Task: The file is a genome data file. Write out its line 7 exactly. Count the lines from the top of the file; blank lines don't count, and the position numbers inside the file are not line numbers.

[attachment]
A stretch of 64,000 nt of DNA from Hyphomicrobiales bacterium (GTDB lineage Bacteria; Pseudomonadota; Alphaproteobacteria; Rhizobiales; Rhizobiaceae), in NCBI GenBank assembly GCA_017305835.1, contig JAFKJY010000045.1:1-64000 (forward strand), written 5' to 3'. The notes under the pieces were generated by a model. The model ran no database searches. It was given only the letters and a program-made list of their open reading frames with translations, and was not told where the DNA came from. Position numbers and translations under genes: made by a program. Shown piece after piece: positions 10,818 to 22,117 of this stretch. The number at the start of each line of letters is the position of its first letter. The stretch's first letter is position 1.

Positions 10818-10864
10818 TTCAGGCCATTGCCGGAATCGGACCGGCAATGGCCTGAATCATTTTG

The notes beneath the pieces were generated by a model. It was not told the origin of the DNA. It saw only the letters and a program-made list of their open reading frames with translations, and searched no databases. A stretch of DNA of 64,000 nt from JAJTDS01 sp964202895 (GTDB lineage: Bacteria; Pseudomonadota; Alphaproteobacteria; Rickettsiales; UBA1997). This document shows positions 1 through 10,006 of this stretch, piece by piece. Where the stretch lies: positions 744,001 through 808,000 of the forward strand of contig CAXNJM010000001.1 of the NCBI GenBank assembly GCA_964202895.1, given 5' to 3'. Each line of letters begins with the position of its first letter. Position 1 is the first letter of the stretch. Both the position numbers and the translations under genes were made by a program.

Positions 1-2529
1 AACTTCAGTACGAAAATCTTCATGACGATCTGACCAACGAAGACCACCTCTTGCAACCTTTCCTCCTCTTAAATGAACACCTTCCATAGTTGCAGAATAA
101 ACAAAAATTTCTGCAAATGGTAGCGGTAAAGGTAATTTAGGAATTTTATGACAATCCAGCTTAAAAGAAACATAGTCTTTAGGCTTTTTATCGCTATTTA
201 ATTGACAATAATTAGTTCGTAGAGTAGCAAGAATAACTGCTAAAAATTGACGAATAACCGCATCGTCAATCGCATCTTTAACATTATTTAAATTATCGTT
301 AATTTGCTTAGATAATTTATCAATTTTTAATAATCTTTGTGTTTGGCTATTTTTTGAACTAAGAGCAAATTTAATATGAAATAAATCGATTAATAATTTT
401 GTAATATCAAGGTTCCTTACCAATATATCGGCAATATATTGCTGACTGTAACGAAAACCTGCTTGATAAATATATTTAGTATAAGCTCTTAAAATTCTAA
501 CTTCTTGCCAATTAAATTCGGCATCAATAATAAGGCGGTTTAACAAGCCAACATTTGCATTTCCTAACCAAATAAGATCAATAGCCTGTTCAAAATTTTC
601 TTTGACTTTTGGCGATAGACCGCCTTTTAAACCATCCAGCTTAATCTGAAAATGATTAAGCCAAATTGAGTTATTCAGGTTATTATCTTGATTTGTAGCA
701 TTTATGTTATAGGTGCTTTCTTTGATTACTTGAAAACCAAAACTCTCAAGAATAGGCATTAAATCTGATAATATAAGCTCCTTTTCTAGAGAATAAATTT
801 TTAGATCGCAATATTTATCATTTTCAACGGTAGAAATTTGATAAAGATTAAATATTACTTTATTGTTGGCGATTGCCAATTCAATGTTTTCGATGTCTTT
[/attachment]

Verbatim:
101 ACAAAAATTTCTGCAAATGGTAGCGGTAAAGGTAATTTAGGAATTTTATGACAATCCAGCTTAAAAGAAACATAGTCTTTAGGCTTTTTATCGCTATTTA